In a review that appeared in these pages in May of 2004, Tony Watson argued that Richmond’s art steers clear of the excessive didacticism of much Mormon art. I think he’s right, although I don’t think the larger criticism can be limited to a single faith. He also wrote that one painting, “Exchange # 1,” was too direct in its metaphor to require comment. He saw its imagery—an overturned chair by a red cloth and another, upstanding chair draped in white—as metaphors for redemption. Context is important, but I wonder how Watson would have responded to a reading of the painting as a Cold War metaphor, in which the virtuous West overcomes the Communist East. Nor are crucifixion and redemption the most universal reading: how about the finite and the transcendent, or suffering and vindication? It seems to me that the ambiguity and perhaps even sincere uncertainty in evidence here sooner or later must alienate this artist from the market for didactic illustration. For his part, Richmond seems less interested in accommodating that segment of the public, which in any event buys little art, than in attempting what is, sad to say, a far more daunting pursuit: convincing the sophisticated art market that religion is still a valid artistic impulse three hundred and thirty-five years after Rembrandt . . . and thirty-five years after Mark Rothko.
Proof that Richmond is interested in a truly modern religious art can be found on the wall across the gallery from the “Still Life,” in a series of drapery studies titled “Robe.”|3| In them he equals John Singer Sargent’s knack of capturing the play of light over fabrics in ways that dissolve when approached, only to reappear when the viewer backs away: all this while still making the light at once sensuous and unworldly. The vestments of Christ are, of course, one of the major themes in Christian art history: invariably Roman, usually in an Imperial (purple) or royal (red) color, they help track the solidification of the prophetic image in the centuries during which Christianity became the established church.
Richmond could be drawing a parallel between the first centuries of two different religions, but here again he seems rather to be marching to his own drumbeat. As in all his best work, he approaches this subject and the questions it raises with delicate ambiguity, shaping a mass of fabric that suggests, on the one hand, an energetic torso that might wear it, and on the other, the cross. Then, at the edges of the image, where it seems to fade with the failing light, a close inspection reveals that the illusion has actually broken down into paint and brushstrokes. Similarly, at the margins the paint visibly turns into a frame: a device Toulouse-Lautrec would have enjoyed. The primal Modernist strategy—arguably the key to all good painting—in which the illusion of paint is ruptured to call attention to our willful suspension of disbelief, here reminds us that neither the surface nor the symbol grants exclusive access to the truth.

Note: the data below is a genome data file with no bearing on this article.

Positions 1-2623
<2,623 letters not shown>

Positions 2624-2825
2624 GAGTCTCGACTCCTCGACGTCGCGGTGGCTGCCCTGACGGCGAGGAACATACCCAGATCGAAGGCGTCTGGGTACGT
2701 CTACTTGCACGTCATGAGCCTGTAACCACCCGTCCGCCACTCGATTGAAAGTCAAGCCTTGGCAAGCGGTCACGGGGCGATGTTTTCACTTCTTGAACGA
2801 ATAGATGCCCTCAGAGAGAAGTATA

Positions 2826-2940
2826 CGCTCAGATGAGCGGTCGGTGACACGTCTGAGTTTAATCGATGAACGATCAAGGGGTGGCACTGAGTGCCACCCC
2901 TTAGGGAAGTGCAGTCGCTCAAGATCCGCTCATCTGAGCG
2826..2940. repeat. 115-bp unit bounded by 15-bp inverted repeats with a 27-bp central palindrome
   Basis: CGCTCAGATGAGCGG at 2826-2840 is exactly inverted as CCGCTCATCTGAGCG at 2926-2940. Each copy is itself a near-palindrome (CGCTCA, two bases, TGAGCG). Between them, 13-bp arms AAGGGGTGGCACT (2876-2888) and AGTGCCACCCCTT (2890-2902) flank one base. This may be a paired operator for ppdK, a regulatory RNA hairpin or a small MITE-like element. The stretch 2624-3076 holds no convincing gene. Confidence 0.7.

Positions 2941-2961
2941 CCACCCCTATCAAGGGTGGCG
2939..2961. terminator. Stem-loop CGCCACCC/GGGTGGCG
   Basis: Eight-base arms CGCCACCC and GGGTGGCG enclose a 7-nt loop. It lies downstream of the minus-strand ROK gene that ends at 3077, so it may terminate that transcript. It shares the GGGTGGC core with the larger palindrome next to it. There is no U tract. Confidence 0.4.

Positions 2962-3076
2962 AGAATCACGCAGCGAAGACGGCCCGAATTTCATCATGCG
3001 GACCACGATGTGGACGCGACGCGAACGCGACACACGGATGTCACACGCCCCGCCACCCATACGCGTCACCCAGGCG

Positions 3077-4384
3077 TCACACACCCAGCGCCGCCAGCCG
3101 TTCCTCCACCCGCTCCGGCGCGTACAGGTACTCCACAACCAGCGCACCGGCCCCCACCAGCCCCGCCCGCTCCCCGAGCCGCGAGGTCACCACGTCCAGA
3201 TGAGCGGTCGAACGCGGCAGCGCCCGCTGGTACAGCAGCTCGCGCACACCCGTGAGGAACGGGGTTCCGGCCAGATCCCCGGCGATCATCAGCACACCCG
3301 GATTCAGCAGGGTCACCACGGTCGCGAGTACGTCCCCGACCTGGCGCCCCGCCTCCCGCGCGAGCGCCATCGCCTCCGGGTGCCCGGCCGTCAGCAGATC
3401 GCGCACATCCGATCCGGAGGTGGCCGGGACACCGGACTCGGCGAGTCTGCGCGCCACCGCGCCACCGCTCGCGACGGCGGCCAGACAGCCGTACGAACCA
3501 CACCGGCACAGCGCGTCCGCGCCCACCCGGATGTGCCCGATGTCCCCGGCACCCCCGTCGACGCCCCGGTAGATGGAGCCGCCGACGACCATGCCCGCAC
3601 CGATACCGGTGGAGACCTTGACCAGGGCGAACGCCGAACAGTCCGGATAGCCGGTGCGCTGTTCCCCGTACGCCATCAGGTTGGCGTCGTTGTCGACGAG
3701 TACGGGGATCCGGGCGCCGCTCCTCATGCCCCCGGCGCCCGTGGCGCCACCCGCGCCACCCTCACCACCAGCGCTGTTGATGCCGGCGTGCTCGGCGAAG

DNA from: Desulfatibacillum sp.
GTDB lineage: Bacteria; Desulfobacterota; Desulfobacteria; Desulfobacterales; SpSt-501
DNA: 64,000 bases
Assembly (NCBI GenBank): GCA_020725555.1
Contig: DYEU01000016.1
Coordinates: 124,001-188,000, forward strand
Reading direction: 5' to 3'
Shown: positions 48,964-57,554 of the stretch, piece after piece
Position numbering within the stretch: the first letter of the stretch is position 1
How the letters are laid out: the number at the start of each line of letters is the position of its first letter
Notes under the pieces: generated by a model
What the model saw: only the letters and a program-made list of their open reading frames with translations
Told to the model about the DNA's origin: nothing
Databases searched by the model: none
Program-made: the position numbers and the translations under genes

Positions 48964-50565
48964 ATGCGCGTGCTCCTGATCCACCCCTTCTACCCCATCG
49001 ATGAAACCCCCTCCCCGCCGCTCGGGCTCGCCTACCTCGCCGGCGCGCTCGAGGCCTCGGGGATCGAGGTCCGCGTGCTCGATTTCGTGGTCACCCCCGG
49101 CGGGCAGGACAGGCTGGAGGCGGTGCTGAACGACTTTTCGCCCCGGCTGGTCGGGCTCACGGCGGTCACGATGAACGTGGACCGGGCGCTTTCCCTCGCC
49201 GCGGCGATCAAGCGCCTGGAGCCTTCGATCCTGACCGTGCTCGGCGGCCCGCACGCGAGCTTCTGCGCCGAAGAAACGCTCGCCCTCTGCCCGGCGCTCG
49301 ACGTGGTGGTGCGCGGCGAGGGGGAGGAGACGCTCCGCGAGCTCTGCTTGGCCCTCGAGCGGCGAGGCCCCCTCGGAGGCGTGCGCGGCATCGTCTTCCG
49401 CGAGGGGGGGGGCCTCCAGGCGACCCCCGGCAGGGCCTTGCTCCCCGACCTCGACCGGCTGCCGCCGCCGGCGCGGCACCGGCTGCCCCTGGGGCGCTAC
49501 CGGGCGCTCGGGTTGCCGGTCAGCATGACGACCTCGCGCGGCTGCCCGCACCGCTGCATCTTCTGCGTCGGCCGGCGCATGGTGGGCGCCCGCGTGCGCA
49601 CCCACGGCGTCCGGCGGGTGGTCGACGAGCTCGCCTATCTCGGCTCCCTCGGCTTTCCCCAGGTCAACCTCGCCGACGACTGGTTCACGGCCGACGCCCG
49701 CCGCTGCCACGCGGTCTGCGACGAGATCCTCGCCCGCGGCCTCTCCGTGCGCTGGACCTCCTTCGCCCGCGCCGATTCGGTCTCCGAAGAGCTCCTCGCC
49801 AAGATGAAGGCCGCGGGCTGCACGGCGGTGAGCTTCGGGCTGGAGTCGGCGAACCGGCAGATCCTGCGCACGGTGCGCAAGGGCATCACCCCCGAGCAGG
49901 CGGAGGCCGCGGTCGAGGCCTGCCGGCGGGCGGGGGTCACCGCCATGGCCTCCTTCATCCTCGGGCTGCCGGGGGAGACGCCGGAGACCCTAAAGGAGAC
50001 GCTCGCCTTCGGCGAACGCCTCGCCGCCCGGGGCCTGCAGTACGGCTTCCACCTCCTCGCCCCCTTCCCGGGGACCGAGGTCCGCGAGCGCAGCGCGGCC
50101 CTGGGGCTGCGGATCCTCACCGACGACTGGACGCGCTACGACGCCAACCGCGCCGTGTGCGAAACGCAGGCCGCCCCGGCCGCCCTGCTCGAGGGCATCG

If the universe may be glimpsed in a grain of sand, Richmond’s art suggests that seeing that grain of sand (glass of water, bolt of red satin, well-worn icon, utilitarian object) clearly might reveal something more precious, more absolute, than dogma. Light may be only at best indirect evidence of what surrounds us, but it is still the best evidence we have. Richmond’s choice to trust its testimony goes a long way to righting the balance between the idea and the eye. Duchamp was right to send the pendulum back from the extremes of “retinal” art that he rejected before World War One: art that was “just there to be looked at.” But as Richmond—and Chris Young, David Linn, Brian Kershisnik, and a host of other painters on the scene today—demonstrate here, a retinal image is as qualified as any sensory datum to stimulate the mind.
Ron Richmond’s exhibition A Still Life continues at the Snow College Fine Art Gallery through December 14.
Geoff Wichert has degrees in critical writing and creative nonfiction. He writes about art to settle the arguments going on in his head.